In this season of sentimentality and romantic love, I commend a book of poetry to you: Love Poems from God: Twelve Sacred Voices from the East and West, translated by Daniel Landinsky. Around Valentine’s Day, it can be easy to overdo it on mass produced versions on love, and wind up with a belly ache from the glut of candy hearts and stuffed bears. This is not the true stuff of love. Rather, Divine Love, in the purest sense, is as St. John of the Cross writes, the most “blessed grace I now know.”
What if, in this time of hyper-sensitivity to the heart, you aimed to cultivate and reflect the heart of God in all your interactions? What if you, like Rumi, came to believe that, “It’s [all] rigged – everything, in your favor. So there is nothing to worry about.” Would you then be able to shower that same abundance and generosity towards others? St. Thomas Aquinas asks, “How can we live in harmony? First we need to know we are all madly in love with the same God.”
Too quickly, we forget Christ’s mandate to be his hands and hearts and feet – his body – in this world, and we get swept away by petty incidents and superficial concerns. Rabia of Basra wrote:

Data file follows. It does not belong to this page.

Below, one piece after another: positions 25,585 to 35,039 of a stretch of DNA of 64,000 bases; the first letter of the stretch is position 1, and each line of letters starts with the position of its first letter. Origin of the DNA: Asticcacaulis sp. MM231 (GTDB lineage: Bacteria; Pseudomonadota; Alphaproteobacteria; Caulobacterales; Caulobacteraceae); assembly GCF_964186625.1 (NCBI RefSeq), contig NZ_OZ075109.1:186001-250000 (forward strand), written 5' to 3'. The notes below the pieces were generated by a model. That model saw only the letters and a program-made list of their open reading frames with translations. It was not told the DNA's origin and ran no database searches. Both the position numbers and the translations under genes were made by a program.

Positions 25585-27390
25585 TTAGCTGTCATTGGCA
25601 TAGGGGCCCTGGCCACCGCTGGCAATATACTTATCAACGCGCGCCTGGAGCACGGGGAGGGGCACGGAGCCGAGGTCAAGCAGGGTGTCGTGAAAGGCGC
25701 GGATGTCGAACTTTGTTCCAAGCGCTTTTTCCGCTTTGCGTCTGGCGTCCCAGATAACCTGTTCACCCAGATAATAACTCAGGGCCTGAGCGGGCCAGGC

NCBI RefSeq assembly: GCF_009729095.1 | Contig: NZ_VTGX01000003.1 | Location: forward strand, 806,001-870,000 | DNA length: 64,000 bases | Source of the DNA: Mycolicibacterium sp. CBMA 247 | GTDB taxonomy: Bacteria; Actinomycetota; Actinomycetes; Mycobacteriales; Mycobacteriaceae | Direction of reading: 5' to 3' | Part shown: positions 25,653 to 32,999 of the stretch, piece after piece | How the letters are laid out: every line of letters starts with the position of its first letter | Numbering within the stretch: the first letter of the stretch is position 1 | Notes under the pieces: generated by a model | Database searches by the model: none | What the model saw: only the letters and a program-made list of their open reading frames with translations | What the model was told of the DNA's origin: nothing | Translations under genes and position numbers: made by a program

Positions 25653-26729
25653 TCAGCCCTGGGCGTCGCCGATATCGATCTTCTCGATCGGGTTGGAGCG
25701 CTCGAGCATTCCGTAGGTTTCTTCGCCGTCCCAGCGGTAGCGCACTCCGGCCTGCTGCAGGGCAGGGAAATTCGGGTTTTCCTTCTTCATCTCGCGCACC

“When God said, ‘My hands are yours,’ I saw that I could heal any creature in this world;
I saw that the divine beauty in each heart is the root of all time and space.
I was once a sleeping ocean and in a dream became jealous of a pond.
A penny can be eyed in the street and a war can break out over it amongst the poor.
Until we know that God lives in us and we can see God there, a great poverty we suffer.”
God has gifted and entrusted to us the potent presence of Divine Love. Why do we reject it? Do we believe that we don’t deserve it? Do we distrust our management of such a mighty force? Perhaps we forget that it can manifest as quietly and simply as a breath, a prayer, or a smile.
Again, St. John of the Cross teaches us that, “You might quiet the whole world for a second if you pray. And if you love, if you really love, our guns will wilt.” Beloved, seize this opportunity, this moment, to open your heart, and to share this love.
Posted January 20, 2010
 St. John of the Cross, “Beloved” in D. Landinsky p 302
 Rumi, “It’s Rigged” in D. Landinsky p 85
 St. Thomas Aquinas, “We Are Fields Before Each Other” in D. Landinsky p 129
 Rabia, “Jealous of a Pond” in D. Landinsky p 19
 St. John of the Cross, “If You Love” in D. Landinsky p 317
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